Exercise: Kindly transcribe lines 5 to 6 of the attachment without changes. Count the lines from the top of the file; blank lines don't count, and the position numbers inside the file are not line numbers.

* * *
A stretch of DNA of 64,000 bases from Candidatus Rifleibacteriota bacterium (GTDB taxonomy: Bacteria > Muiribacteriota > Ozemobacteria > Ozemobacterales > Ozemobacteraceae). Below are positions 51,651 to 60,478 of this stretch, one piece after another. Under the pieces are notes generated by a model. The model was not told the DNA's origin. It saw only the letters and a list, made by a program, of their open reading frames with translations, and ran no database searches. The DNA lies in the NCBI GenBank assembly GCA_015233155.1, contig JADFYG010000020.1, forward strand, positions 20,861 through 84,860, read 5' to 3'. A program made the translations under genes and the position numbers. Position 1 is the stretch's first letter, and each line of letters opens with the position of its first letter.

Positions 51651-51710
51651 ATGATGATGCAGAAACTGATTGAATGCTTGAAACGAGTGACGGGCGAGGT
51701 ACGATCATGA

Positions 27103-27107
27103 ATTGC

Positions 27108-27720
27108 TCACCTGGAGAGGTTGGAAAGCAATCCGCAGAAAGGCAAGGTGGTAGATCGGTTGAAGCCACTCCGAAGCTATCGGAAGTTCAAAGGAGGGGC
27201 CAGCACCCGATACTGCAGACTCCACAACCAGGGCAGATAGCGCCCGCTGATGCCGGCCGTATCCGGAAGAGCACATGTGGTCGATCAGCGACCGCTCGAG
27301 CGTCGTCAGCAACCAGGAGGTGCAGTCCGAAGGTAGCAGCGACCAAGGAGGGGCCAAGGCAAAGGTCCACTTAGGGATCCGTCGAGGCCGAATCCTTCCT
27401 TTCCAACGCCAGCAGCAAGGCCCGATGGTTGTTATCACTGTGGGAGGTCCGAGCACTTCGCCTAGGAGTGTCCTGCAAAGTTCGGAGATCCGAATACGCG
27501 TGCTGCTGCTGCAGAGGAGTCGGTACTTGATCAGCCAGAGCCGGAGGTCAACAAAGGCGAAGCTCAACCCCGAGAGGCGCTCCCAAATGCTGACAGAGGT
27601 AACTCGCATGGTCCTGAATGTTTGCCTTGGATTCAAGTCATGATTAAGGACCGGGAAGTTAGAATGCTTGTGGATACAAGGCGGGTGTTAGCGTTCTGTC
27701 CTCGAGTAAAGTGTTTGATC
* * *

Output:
Positions 27103-27107
27103 ATTGC